Thank you for the excellent article “The Unleashed Mind,” by Shelley Carson. It’s very refreshing to read that people with eccentric, novel and even schizophrenic ways of thinking are often very high functioning, talented, intelligent individuals who can use their strange perceptual experiences to access beauty, originality and creativity.
When I telephoned my partner, a highly creative person, and read her the paragraph in Carson’s article in which the question is posed, “Do you often feel like a square peg in a round hole?” her prompt response was “My peg isn’t even on the same plane as the hole.” Another startling affirmation of the complexity of artists’ daily cognitive input.
Cherry Hill, N.J.
Your May/June 2011 cover illustration may indicate a not too subtle prejudice against highly creative people. It would seem better suited to an article entitled “The Unhinged Mind.” I notice that not one of the nine people shown on page 25, said to be “known for their quirks,” has even a remotely maniacal expression on his or her face, unlike the subject of your cover art. If a person had never known any creative people, one look at this cover would be enough to make him or her want to avoid them, if at all possible. Hardly an unbiased appraisal.
“Fatal Attraction,” by Christof Koch [Consciousness Redux], describes how parasites such as Toxoplasma gondii can affect their hosts’ behavior to suit their survival needs. I’d like to point out that this effect may not stop at parasites. There are a myriad of bacterial organisms that call our bodies home. To think that over the many millennia none of them could have evolved to influence us to act toward the survival of their species would be naive.
We are not just human, we are an ecosystem, and organisms in an ecosystem—be they humans, beavers or ants—often alter their ecosystems to suit their needs.
commenting at www.ScientificAmerican.com/Mind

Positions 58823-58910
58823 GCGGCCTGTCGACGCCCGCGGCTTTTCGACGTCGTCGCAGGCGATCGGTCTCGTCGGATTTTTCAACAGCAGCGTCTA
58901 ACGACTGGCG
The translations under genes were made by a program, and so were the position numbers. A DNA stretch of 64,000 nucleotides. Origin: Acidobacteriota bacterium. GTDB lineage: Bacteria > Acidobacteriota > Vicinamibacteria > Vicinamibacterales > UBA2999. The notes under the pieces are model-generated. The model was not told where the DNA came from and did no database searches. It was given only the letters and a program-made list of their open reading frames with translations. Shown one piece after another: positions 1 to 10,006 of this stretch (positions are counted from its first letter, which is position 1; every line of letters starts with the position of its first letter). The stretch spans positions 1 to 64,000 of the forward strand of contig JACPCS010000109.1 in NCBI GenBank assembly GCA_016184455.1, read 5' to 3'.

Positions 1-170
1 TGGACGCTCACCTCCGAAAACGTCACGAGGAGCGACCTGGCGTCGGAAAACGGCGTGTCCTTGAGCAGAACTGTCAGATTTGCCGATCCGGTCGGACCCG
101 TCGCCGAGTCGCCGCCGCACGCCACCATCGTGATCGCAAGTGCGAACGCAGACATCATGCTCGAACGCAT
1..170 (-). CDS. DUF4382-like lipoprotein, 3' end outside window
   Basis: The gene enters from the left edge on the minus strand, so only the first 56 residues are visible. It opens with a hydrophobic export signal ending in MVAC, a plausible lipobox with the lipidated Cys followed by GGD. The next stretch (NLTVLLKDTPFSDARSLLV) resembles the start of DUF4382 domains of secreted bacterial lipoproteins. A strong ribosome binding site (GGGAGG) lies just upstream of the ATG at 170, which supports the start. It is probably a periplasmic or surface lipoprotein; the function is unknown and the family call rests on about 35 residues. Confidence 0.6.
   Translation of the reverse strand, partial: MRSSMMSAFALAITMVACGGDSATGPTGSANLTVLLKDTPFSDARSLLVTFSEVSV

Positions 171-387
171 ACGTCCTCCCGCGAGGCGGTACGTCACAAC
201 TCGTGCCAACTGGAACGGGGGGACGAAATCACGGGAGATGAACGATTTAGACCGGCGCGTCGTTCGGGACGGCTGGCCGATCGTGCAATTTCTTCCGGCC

WHITE MATTER CONSCIOUSNESS
I found “The Hidden Brain,” by R. Douglas Fields, to be exciting reading. This and other research are lending credibility to the conjecture that consciousness is a function of glia, not neurons.
Many who practice meditation are aware that consciousness can be free of the usual verbal chatter of our minds. It may be that what we call our self, or the “I” in our perception of self, is made not of patterns of electrochemical synaptic logic (neurons chattering) but rather the aggregate experience of the mass of glial cells, each one contributing its particle of consciousness to the whole. The mental sensations of self, desire, fear, love and hate seem better understood in the light of Fields’s discoveries about the manner in which glia interact with neural synapses and interact with one another.
Most striking of all is that we may be approaching an understanding of why we feel so strongly that our minds and bodies are split. Functions of the subconscious may be subconscious because they are neural rather than glial. A simple thought experiment: when you first wake up in the morning, your thoughts may be sluggish, but your consciousness is so fully active that you are aware you are thinking sluggishly. It is indeed ironic, as Fields describes, that we have long ignored the glial functions of thought processes, thinking of them as merely support for the nervous system, in a manner similar to the ancient Greeks thinking the brain was simply an organ for cooling the blood.